Similarly, as for tumor cell migration and invasion, the xCELLigence system was used to continuously monitor tumor cell adhesion. Both Z9 (5 μM) and nitroxoline (2.5 μM) as well as co-treatment significantly reduced the adhesion of MCF-10A neoT cells compared to control cells (Fig. 4E). Cell adhesion was reduced by 15.3 ± 2.8% (5 μM Z9), 9.1 ± 2.0% (2.5 μM nitroxoline), and 14.7 ± 0.6% (2.5 μM nitroxoline and 5 μM Z9) (Fig. 4F). However, co-treatment showed no significant reduction in tumor cell adhesion compared to individual treatment with the CatB or X inhibitors.

CatX inhibition impairs tumor progression in vivo

The effect of CatX inhibition and simultaneous inhibition of cathepsins B and X on tumor growth and metastasis was investigated in the FVB/PyMT transgenic mouse model, which spontaneously develops numerous mammary tumors and lung metastases. In this model, numerous tumors spontaneously formed around the mammary glands of the mice, which prevented continuous measurement of the size of each tumor. Therefore, at the end of the experiment, the tumors were dissected and weighted to determine the tumor burden for each group. Compared to the control group, tumor weight was significantly reduced after treatment with Z9 (67.18 mg/kg), nitroxoline (40 mg/kg), and co-treatment (Fig. 5A, B). However, co-treatment did not further decrease tumor weight compared to individual treatment with Z9 or nitroxoline alone (Fig. 5A, B). Furthermore, compared to untreated mice, Z9-treated, nitroxoline-treated, and co-treated mice exhibited a significant reduction in the number and size of lung metastases (Fig. 5C). However, co-treatment also did not further reduce the number or size of metastases compared to treatment with a single inhibitor.

Fig. 5
figure 5

Z9 impairs tumor progression in vivo. A Z9 impairs tumor growth and metastasis in the FVB/PyMT transgenic mouse model, where transgenic 11-week-old PyMT mice were treated every other day with Z9 (67.18 mg/kg; n = 10), nitroxoline (40 mg/kg; n = 10), or simultaneously with nitroxoline (40 mg/kg) and Z9 (67.18 mg/kg; n = 10). The control group (n = 10) was injected with vehicle (5% DMSO in peanut oil). At 14 weeks of age, the mice were sacrificed, and the mammary tumors were collected and weighed. B Representative images of individual tumors obtained from FVB/PyMT transgenic mice for each group. C To determine the effect of treatment on pulmonary metastasis from FVB/PyMT transgenic mouse, lungs were dissected and analyzed. Sections (5 µm thick) of paraffin-embedded lungs were stained with hematoxylin and eosin, and the number and size of pulmonary metastases were determined. Data are presented as mean ± SEM. D Z9 reduced tumor growth in an orthotopic mouse breast cancer model that was established by introducing MMTV-PyMT cells (5 × 105) into the left inguinal mammary gland of FVB mice. When the tumor volume reached 125 mm3, the mice were treated every other day with Z9 (33.59 mg/kg; n = 6), nitroxoline (20 mg/kg; n = 6), or with both nitroxoline (20 mg/kg) and Z9 (33.59 mg/kg; n = 6). The control group (n = 6) was injected with vehicle (5% DMSO in peanut oil). The tumor volume was continuously monitored every other day throughout the course of the experiment. The table shows the significant differences between the mice treated with inhibitors vs. control. E Representative images of tumors from orthotopic mouse breast cancer model for each group. F The effect of CatX and B inhibition on tumor cell proliferation and death and neutrophil infiltration in an orthotopic mouse tumor model. Cell proliferation of tumor cells as determined by immunodetection of Ki67, cell death as determined by immunodetection of caspase 3, and infiltration of neutrophils into tumor tissue. Representative images were taken under the IX81 bright-field microscope (Olympus) at 40× magnification. Scale bar: 100 μm. (G) Quantification of Ki67- and caspase-3-positive cells and neutrophils as a percentage of total cells in the tumors. The percentage of positive cells in each tumor was calculated using ImageJ software. Data are presented as mean ± SEM. *P < 0.05, **P < 0.01, ***P < 0.001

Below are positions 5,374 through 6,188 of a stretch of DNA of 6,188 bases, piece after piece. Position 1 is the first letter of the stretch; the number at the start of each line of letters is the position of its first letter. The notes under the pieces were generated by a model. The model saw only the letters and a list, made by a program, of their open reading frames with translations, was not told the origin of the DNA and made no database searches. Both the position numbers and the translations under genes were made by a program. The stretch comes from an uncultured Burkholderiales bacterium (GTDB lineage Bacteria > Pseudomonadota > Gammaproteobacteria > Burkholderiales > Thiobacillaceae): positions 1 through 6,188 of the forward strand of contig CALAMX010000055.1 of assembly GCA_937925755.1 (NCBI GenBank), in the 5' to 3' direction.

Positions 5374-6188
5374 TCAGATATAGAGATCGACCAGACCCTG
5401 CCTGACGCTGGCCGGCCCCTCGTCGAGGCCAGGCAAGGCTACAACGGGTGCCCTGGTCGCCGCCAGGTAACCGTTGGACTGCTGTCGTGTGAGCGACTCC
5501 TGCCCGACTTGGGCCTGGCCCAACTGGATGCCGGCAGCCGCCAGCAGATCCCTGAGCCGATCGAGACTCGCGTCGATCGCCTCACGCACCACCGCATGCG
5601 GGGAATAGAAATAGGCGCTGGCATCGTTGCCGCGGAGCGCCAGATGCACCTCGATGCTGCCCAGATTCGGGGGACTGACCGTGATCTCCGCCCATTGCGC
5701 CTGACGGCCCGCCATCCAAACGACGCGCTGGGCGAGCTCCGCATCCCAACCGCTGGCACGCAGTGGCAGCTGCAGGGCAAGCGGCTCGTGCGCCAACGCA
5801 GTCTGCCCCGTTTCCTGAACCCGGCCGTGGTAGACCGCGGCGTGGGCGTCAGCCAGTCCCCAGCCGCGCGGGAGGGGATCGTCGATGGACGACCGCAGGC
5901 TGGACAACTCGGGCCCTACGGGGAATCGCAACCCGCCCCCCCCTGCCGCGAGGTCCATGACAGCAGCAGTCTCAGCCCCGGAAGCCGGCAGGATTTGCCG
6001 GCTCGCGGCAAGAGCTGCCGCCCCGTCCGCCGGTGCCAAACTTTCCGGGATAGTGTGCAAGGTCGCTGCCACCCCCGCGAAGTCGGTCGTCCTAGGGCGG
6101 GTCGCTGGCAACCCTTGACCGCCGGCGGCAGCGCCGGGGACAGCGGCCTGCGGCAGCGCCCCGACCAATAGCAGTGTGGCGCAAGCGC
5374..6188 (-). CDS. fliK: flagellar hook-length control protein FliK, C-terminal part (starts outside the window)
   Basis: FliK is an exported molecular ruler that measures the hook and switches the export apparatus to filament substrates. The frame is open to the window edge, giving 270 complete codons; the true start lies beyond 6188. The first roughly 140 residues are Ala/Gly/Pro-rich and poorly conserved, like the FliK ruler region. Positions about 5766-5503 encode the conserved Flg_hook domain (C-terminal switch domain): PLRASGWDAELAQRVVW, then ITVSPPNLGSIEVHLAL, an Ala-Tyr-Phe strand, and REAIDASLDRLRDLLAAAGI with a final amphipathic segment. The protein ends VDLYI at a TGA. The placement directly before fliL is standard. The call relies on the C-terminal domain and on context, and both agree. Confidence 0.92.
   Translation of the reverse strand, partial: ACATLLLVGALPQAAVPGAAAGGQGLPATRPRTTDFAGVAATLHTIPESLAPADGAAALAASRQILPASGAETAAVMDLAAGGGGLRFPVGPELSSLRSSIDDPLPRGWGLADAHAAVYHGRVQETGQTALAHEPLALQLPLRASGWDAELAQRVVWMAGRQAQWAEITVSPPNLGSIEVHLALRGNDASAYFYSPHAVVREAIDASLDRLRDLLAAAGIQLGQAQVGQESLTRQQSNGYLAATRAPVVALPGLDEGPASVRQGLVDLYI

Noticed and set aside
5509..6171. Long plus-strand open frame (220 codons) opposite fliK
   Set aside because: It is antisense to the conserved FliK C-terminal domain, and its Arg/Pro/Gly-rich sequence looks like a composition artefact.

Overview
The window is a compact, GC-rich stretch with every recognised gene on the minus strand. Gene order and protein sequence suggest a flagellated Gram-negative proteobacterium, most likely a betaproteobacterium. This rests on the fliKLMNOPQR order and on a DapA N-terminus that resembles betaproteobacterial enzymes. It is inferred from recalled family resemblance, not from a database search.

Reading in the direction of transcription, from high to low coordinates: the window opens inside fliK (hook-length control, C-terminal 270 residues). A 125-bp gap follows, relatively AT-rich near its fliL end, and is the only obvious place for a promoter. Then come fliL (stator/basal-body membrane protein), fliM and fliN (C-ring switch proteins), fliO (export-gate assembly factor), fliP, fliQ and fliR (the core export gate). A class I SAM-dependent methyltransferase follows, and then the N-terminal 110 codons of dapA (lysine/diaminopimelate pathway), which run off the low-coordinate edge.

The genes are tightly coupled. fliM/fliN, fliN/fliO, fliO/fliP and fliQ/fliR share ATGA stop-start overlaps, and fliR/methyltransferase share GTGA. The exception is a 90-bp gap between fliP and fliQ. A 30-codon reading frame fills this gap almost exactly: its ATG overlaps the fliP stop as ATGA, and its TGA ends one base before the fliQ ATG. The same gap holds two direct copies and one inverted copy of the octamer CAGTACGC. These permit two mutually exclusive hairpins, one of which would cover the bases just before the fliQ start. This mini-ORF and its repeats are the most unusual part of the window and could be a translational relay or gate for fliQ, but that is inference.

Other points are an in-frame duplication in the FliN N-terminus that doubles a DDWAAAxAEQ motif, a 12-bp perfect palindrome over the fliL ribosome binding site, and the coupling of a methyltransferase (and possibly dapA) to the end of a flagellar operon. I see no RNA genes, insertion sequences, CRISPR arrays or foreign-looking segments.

The body weight of the mice did not decrease throughout the course of the experiment. Z9, nitroxoline, or their combination did not induce systemic toxicity, as assessed by monitoring the body weight of the mice (data not shown).

Next, the effect of CatX and CatB inhibition was further investigated in the orthotopic breast cancer mouse model, in which primary MMTV-PyMT tumor cells were injected into the left inguinal mammary gland of FVB mice to form tumors. The doses of inhibitors received by these model mice were twofold lower than those in the transgenic mice. Tumor growth was significantly reduced by Z9 (33.59 mg/kg), nitroxoline (20 mg/kg), and nitroxoline (20 mg/kg) and Z9 (33.59 mg/kg) (Fig. 5D, E). Also, here, no additional reduction in tumor growth was observed after co-treatment compared to a single inhibitor (Fig. 5D).

CatX inhibition affects tumor cell proliferation and death and neutrophil infiltration